Having founded in the year 1936 in Chicago, SOM has been significant influencers of modern architecture involving sustainable architectural practices. Their buildings and structures tend to be an amalgamation of art, creativity, and innovation, their plethora of skyscrapers stand as a testament to that fact. Every structure of the architect is built attending to all kinds of ecological and socio-economic challenges we face as a society. Their restoration and renovation project of the Denver union station between the years 2012-2014 is a great model study for transit hub-based urban development.
The terminal building dates back to 1881 when the station was first opened, with a renovation in 1914 after a fire broke out in the ladies’ restroom due to a chandelier malfunction. The façade had been restored, and a gigantic arch had been constructed to welcome the passengers. The arch had around 2000 light bulbs and eventually became a symbolic highlight of the station. Further, around the early 2000s, the plan of a second renovation started brewing, which included transforming the former 19.5 acres of railyards into a multi-modal transportation network. The idea was to make the station a mixed-use development where a lot of leisure activities fall into one place along with efficient transport facilities.
Currently, the Denver union station houses the 112 room Crawford hotel in the upper wing of the terminal building with the hotel’s lobby, station’s waiting room, and public spaces in the 12,000 sq.ft lower-wing of the great hall. The 22,000 sq.ft basement contains 22 gate bus terminals and ten independent retail and restaurants. The open-air train hall residing in the former rail yards consists of many tracks to facilitate multiple train systems. The 19.5 acres of former rail yards host a variety of transport facilities such as light rail, intercity rail, commuter rail, bus routes, bicycle track, and pedestrian paths.
Concept and design
The modern plan for the revival of the DUS focussed on three things: diversification, connectivity, and efficiency. The main agenda behind the renovation was looking at it as a mode of investment and development by building interstate and city transportation and expanding the station as a multi-purpose transit hub providing a holistic experience. The idea was to design a multi-functional experience offering retail, culinary and hospitality experience along with competent transportation. To execute this idea, the historic terminal building remained to be converted into a hotel, in addition to a waiting lounge for passengers. The other spaces were planned to be built around the building in the 19.5 acres rail yards. With multi-fold transportation facilities, enabling a smooth flow and transition between platforms and stops becomes important. Hence the 980 feet length terminal building acts as a central point of transition. The station also boasts a variety of sources bringing in abundant natural light and ventilation such as large windows, skylights, and glass pavilions. Space also successfully provides seamless connectivity and integration of the hub to the downtown district to the east and residential neighborhoods in south, west, and north. The renovation has a modernistic and sustainable approach with its choice of materials and structures without compensating its rich history and heritage.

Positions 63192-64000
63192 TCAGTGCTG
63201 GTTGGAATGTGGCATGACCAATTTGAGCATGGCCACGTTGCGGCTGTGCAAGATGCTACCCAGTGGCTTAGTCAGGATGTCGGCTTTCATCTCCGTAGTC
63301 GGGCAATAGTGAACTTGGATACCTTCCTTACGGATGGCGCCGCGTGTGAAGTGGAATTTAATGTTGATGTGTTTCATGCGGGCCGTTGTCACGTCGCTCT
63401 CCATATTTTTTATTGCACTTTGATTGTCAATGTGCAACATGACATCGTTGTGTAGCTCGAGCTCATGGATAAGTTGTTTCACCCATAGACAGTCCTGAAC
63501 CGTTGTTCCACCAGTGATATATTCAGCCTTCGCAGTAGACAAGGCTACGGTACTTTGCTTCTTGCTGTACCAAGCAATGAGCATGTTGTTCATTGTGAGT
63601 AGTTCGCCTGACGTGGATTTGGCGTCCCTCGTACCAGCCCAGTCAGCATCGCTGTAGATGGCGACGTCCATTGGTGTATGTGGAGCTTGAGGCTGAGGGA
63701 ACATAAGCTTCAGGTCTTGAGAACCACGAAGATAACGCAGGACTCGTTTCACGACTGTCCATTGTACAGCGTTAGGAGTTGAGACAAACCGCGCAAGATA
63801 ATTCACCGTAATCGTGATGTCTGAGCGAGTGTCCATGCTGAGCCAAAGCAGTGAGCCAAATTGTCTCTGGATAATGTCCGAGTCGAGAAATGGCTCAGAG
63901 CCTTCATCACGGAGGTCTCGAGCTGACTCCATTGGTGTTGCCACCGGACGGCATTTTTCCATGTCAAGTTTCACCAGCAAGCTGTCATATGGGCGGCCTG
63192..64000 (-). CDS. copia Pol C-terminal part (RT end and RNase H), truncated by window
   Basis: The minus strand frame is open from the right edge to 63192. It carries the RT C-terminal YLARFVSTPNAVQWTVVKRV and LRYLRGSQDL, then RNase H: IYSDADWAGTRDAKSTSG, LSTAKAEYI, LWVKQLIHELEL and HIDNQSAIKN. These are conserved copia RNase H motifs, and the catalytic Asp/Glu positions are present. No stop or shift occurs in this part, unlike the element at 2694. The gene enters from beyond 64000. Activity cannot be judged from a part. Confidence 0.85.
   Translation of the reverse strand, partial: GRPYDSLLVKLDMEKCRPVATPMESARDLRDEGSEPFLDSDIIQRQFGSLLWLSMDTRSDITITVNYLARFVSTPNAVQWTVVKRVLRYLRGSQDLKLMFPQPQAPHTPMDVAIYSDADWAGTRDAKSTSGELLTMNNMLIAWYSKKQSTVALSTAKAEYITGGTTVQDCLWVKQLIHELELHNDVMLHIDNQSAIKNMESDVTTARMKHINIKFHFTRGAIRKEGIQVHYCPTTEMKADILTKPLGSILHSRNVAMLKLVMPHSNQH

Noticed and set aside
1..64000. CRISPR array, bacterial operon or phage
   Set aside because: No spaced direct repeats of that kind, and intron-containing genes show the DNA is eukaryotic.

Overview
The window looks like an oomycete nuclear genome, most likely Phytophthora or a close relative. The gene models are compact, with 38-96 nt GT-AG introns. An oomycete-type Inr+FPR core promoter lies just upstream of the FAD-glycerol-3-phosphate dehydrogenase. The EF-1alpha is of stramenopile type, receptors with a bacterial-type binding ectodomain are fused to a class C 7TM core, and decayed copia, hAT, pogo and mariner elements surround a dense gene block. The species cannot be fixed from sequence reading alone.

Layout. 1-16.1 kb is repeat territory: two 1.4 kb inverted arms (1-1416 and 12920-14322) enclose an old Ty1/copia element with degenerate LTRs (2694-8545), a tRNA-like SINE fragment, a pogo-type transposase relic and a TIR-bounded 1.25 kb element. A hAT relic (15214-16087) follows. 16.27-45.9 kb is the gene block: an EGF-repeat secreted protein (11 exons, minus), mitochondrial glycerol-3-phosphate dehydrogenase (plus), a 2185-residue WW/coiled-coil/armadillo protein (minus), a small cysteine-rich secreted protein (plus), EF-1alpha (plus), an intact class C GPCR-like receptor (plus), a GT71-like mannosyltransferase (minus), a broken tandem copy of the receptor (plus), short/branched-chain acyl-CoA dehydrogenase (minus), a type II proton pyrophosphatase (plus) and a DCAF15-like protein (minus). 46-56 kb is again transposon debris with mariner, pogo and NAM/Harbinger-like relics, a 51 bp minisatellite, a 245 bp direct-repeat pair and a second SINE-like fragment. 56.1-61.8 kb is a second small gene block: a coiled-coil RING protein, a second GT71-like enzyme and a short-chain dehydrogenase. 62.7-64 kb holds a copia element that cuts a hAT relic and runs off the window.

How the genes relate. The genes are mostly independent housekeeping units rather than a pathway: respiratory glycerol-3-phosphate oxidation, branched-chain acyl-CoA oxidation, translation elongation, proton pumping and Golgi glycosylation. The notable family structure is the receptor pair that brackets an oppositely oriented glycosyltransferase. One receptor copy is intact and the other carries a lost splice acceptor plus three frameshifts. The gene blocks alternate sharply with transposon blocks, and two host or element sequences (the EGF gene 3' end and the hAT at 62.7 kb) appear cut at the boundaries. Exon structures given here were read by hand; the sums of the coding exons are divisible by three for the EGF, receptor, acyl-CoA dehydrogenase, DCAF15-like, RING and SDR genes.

The building can be divided into an upper wing, lower wing, and a basement section with a surrounding area of 19.5 acres of former railyards being converted into an urban transit district. The historic terminal building consists of tall narrow windows, rusticated stonework, and chandeliers. Asbestos replaced wooden benches to bring in heating during the 1914 renovation while the chandeliers remained. Any public space’s main goal is to achieve adequate ventilation and lighting through natural means which is greatly managed by the usage of tall windows in the terminal, skylights, and pavilions in the Train hall to help a sufficient amount of natural light enter during the day time with the chandeliers coming handy in terms of artificial lighting. The most famous open-air train hall structure consists of 11 steel arch trusses spanning nearly 180 feet clad in PTFE tensioned fabric offering strength, chemical resistance, and electrical insulation. The curvaceous canopy rises to 70 feet at the ends and stoops to 22 feet in the middle.
Style & Aesthetics
The architectural style of the building has become a mix of beaux-arts, Romanesque revival, and classic revival over the years, given the multiple renovations and restorations that happened. The beige and tan look of the station was changed to an all-white theme for a brighter look. It is evident from the design, that the architects have opted for a non-conventional station look by choosing vivid colors and textures such as terrazzo floors and sparkling yellow glass tile work. Further to bring in ample natural light and ventilation, skylights and glass pavilions have been used. The use of these materials helps in creating a sense of spaciousness and mobility among passengers which is vital for any crowded public space especially a transportation facility.
The renovation of the DUS in 2014, proves the importance of a resourceful transportation system and its influence on socio-economic conditions. Addressing all types of passenger needs and services for 24 hrs in one place has helped in relieving traffic congestion, improving air quality in addition to providing easy to access transportation facilities. The multi-functional use has helped in diversifying it into a tourist attraction as well as benefiting in the substantial development of the city. The rebirth of the DUS has helped in bringing a rejuvenated look full of potential and possibilities and is now a celebrated model of transit-oriented development.